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Volume 18 Supplement 1

19th Annual SCMR Scientific Sessions

  • Walking poster presentation
  • Open Access

Equivalence of conventional and fast late gadolinium enhancement (LGE) techniques for quantitative evaluation of fibrosis in ischemic and non-ischemic cardiac disease - Save the Time!

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Journal of Cardiovascular Magnetic Resonance201618 (Suppl 1) :Q64

https://doi.org/10.1186/1532-429X-18-S1-Q64

  • Published:

Keywords

  • Myocardial Infarction
  • Standard Deviation
  • Myocarditis
  • Late Gadolinium Enhancement
  • Hypertrophic Cardiomyopathy

Background

Segmented single-slice/single-breath-hold 2D phase-sensitive inversion recovery (2D-PSIR) sequences are the gold standard for evaluation of myocardial fibrosis. Aim of this study was to assess the accuracy of novel free-breathing or single-breath-hold LGE sequences to detect and quantify myocardial fibrosis in patients with different entities.

Methods

Patients with myocardial infarction (n = 45), myocarditis (n = 25) or hypertrophic cardiomyopathy (HCM) (n = 15) were prospectively enrolled. After administration of gadolinium contrast agent, LGE images were acquired ECG-gated in short axis slices (slice thickness 7 mm, no gap) using 4 different LGE sequences: (1) conventional segmented 2D phase-sensitive inversion recovery in single-slice/single-breath-hold technique (2D-PSIR; gold standard; TR 744 ms, TE 5,17 ms, voxel size 1.4 × 1.4 × 7.0 mm), (2) single-breath-hold 3D-IR sequence (3D-IR bh; TR 924 ms, TE 1.06 ms, voxel size 1.9 × 1.9 × 7.0 mm), (3) single breath-hold 3D-SSFP sequence (3D-SSFP; TE 700 ms, TE 1.05 ms, voxel size 1.9 × 1.9 × 7.0 mm) and (4) non-breath-hold technique (3D-IR nbh). (Figure 1) For all techniques, inversion time was individually adjusted to null the remote myocardium. Myocardial fibrosis was quantitatively assessed using a semi-automated threshold method; positive LGE was defined as signal intensity 6 standard deviations (SD) above signal intensity of remote myocardium for myocardial infarction and 3 SD for myocarditis / HCM. Detection rates were determined as number of matching myocardial AHA segments with detected LGE in gold standard and each fast technique.
Figure 1
Figure 1

LGE images of three patients with chronic ischemis infarction (A-D), HCM (E-H) and acute myocarditis (I-L). Arrows indicate typical LGE localization. Horizontal rows display corresponding slices of LGE in the same patient using conventional segmented 2d-PSIR (A;E;I), 3D-IR (B;F;J), 3D-SSFP bh (C; G;K) and 3D-SSFP nbh 9D;H;L).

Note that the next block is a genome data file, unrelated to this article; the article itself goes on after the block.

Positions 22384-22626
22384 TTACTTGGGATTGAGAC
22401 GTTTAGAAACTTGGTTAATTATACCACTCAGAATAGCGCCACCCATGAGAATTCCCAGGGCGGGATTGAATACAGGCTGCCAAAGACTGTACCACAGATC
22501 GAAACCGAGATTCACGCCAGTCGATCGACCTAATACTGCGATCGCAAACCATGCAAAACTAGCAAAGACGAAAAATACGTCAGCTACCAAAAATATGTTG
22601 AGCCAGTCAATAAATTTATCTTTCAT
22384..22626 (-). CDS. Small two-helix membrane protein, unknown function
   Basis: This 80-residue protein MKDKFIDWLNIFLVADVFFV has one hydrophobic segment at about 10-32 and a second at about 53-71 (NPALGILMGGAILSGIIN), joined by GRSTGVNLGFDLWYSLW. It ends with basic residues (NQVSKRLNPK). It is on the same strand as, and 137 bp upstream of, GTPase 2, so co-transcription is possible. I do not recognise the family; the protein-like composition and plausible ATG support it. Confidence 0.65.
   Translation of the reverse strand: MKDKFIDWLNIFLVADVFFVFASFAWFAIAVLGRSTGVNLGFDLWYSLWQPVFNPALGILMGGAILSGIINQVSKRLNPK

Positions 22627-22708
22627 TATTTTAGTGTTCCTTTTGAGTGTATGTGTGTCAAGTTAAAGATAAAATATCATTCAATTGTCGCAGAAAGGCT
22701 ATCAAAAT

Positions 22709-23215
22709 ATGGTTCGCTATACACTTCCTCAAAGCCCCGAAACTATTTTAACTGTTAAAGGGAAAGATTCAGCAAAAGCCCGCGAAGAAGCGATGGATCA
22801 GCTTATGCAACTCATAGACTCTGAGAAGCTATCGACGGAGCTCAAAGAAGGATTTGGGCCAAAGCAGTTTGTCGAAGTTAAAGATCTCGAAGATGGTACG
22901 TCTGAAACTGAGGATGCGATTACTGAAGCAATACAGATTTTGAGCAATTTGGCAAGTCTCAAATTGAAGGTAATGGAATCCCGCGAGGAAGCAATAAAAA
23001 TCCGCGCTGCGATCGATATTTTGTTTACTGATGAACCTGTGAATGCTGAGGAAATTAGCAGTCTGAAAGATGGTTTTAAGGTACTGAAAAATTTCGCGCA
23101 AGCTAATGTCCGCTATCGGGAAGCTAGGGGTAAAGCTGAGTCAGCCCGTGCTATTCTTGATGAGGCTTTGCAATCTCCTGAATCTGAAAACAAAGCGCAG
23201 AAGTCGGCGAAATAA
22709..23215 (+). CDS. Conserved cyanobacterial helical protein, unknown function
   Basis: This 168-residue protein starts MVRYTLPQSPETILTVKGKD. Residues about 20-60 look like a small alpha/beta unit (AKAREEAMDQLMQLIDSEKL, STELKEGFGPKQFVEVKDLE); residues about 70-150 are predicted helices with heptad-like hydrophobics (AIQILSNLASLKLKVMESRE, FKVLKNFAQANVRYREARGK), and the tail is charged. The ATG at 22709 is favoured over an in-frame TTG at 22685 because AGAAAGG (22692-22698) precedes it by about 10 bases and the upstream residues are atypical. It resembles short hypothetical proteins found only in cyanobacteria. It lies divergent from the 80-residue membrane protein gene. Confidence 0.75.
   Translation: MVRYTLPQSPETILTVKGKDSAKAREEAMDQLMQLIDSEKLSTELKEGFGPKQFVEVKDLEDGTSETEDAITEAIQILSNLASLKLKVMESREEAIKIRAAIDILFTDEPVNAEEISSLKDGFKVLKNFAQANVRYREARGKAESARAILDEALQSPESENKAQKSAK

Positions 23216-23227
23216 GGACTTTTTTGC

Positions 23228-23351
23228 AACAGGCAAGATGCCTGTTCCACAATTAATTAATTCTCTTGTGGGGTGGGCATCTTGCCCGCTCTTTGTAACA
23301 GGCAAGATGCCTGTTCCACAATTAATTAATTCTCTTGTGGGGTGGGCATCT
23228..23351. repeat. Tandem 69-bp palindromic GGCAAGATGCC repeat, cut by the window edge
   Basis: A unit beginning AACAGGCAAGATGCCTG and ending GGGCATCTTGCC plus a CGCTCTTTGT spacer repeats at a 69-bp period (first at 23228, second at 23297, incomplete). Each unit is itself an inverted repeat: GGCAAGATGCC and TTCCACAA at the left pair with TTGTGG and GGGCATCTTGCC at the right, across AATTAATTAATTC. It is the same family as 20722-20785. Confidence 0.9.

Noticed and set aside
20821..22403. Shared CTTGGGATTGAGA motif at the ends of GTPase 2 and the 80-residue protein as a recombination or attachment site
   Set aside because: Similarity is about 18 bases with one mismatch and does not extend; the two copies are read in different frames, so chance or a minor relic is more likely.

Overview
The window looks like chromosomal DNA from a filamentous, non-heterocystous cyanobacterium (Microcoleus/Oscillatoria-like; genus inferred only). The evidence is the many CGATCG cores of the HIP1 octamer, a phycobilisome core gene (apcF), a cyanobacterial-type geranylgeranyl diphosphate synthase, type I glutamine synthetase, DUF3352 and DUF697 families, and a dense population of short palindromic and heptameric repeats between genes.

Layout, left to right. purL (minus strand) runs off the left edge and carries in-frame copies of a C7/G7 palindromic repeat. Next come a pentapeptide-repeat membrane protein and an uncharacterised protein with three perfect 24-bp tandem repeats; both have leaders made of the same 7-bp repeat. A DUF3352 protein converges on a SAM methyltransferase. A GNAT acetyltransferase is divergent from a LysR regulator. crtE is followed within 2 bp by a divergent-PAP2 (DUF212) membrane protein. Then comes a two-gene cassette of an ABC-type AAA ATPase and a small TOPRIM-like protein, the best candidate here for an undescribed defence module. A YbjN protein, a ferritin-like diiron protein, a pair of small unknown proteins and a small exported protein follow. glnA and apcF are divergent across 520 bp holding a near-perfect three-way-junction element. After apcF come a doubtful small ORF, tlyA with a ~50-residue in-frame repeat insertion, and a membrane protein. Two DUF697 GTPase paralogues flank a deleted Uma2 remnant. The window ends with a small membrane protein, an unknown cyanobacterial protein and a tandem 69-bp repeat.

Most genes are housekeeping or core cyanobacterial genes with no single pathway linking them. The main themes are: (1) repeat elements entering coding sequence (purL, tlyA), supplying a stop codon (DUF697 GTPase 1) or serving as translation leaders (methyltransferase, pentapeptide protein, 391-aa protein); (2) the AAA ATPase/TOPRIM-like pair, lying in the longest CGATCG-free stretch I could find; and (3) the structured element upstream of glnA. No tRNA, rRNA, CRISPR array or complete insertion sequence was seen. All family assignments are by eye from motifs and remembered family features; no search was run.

Results

Overall detection rates of fibrosis - compared to the gold standard - were not significantly lower for any of the fast LGE sequences: 3D-IR (83.06 ± 20.0%), 3D-SSFP bh (88.25 ± 18.5%), and 3D-SSFP nbh (86.48 ± 14.7%).

There was no significant difference in size of myocardial fibrosis between the segmented 2D-PSIR, the 3D-IR and 3D-SSFP sequence (Figure 2), independent of the underlying etiology. Correlation of infarct size in each fast sequence was significant towards gold standard, i.e. for myocardial infarction (3D-IR: r2 = 0.801; p = 0.01/3D-SSFP bh: r2 = 0.851; p = 0.01/3D-SSFP nbh: r2 = 0.834; p = 0.01), acute myocarditis (3D-IR: r2 = 0.788; p = 0.01/3D-SSFP bh: r2 = 0.949; p = 0.01/3D-SSFP nbh: r2 = 0.944; p = 0.01) or HCM (3D-IR: r2 = 0.904; p = 0.01/3D-SSFP bh: r2 = 0.905; p = 0.01/3D-SSFP nbh: r2 = 0.938; p = 0.01).

Figure 2

Acquisition times were significantly shorter for 3D-IR (23.2 s ± 8.2 s) and 3D-SSFP (21.8 s ± 7.2 s) as compared to 2D-PSIR (375.5 s ± 86.3 s).

Conclusions

Fast 3D-SSFP, 3D-IR and conventional segmented 2D-PSIR sequences are equivalent techniques for the assessment of myocardial fibrosis, independent of an ischemic or non-ischemic etiology. Due to the minimized acquisition time they shorten scan protocols by up to 6 minutes.

Authors’ Affiliations

(1)
Working Group on Cardiovascular MRI, Charité University Medicine and HELIOS Clinics, Berlin, Germany

Copyright

© Muehlberg et al. 2016

This article is published under license to BioMed Central Ltd. This is an Open Access article distributed under the terms of the Creative Commons Attribution License (http://creativecommons.org/licenses/by/4.0), which permits unrestricted use, distribution, and reproduction in any medium, provided the original work is properly cited. The Creative Commons Public Domain Dedication waiver (http://creativecommons.org/publicdomain/zero/1.0/) applies to the data made available in this article, unless otherwise stated.

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